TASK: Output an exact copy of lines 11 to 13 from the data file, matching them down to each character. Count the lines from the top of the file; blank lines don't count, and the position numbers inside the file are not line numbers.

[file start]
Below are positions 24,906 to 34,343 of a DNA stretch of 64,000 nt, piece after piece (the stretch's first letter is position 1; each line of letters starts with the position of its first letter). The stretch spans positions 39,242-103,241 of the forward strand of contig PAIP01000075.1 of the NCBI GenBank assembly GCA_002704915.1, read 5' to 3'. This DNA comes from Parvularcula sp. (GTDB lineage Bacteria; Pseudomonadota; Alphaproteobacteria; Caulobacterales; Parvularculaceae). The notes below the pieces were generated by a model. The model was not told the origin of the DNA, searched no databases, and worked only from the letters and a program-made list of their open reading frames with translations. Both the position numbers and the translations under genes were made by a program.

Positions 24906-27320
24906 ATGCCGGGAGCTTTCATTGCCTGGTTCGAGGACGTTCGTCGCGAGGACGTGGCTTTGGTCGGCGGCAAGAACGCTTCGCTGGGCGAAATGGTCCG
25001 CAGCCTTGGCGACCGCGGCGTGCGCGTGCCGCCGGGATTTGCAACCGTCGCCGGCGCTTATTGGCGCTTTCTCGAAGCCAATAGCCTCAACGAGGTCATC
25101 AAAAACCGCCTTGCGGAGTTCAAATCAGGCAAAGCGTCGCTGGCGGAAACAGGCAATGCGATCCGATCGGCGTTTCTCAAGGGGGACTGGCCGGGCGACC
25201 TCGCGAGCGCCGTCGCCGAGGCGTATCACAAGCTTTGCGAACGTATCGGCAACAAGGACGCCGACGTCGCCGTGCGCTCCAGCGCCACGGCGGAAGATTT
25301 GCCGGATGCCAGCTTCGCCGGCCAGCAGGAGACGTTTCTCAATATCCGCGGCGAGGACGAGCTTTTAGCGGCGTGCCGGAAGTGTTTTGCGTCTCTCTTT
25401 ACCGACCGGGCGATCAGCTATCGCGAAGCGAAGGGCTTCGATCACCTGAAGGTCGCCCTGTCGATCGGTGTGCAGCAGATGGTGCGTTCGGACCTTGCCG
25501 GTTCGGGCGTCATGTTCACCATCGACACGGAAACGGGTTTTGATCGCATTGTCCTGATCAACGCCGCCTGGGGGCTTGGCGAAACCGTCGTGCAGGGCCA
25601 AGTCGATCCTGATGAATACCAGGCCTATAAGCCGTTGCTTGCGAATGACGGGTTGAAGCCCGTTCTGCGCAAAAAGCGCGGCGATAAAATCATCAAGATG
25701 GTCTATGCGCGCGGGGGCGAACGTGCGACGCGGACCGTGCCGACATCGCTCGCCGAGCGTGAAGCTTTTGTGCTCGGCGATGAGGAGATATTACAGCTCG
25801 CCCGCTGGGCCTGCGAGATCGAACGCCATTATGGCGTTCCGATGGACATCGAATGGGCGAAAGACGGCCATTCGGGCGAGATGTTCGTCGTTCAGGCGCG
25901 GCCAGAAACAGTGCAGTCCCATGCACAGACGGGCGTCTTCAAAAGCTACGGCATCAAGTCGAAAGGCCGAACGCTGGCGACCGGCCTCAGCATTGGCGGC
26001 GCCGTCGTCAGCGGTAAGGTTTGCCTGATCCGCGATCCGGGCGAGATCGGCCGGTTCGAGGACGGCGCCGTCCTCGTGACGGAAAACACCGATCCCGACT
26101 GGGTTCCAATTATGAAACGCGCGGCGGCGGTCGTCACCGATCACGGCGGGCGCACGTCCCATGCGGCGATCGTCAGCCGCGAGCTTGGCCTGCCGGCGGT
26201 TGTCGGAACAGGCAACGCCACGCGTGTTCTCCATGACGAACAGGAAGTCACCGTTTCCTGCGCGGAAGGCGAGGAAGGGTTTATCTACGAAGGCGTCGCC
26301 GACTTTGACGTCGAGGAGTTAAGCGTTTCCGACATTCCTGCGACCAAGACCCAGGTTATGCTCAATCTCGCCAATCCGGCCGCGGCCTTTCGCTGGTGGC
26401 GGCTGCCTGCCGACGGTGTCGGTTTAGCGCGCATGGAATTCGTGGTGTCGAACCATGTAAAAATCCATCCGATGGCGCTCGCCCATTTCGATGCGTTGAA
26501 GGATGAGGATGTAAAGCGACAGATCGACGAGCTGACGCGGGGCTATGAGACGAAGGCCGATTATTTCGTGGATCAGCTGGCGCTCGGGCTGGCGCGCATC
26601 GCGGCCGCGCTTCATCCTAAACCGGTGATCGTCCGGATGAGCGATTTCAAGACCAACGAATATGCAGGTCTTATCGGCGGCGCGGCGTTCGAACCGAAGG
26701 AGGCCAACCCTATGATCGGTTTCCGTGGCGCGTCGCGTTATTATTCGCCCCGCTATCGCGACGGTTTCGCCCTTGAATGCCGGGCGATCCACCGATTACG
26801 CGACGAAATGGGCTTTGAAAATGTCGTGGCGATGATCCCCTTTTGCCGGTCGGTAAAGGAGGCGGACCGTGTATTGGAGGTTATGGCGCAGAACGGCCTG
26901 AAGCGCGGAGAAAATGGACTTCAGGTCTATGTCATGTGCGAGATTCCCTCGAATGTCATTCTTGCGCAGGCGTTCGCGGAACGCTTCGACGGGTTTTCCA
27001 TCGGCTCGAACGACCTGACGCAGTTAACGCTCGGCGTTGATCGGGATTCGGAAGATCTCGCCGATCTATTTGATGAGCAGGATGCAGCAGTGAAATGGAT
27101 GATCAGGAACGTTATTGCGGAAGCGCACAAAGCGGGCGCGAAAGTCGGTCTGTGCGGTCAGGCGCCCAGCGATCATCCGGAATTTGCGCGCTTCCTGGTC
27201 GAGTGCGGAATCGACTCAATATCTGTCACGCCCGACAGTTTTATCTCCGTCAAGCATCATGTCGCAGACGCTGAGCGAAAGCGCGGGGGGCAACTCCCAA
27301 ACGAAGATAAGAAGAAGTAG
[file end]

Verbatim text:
25701 GTCTATGCGCGCGGGGGCGAACGTGCGACGCGGACCGTGCCGACATCGCTCGCCGAGCGTGAAGCTTTTGTGCTCGGCGATGAGGAGATATTACAGCTCG
25801 CCCGCTGGGCCTGCGAGATCGAACGCCATTATGGCGTTCCGATGGACATCGAATGGGCGAAAGACGGCCATTCGGGCGAGATGTTCGTCGTTCAGGCGCG
25901 GCCAGAAACAGTGCAGTCCCATGCACAGACGGGCGTCTTCAAAAGCTACGGCATCAAGTCGAAAGGCCGAACGCTGGCGACCGGCCTCAGCATTGGCGGC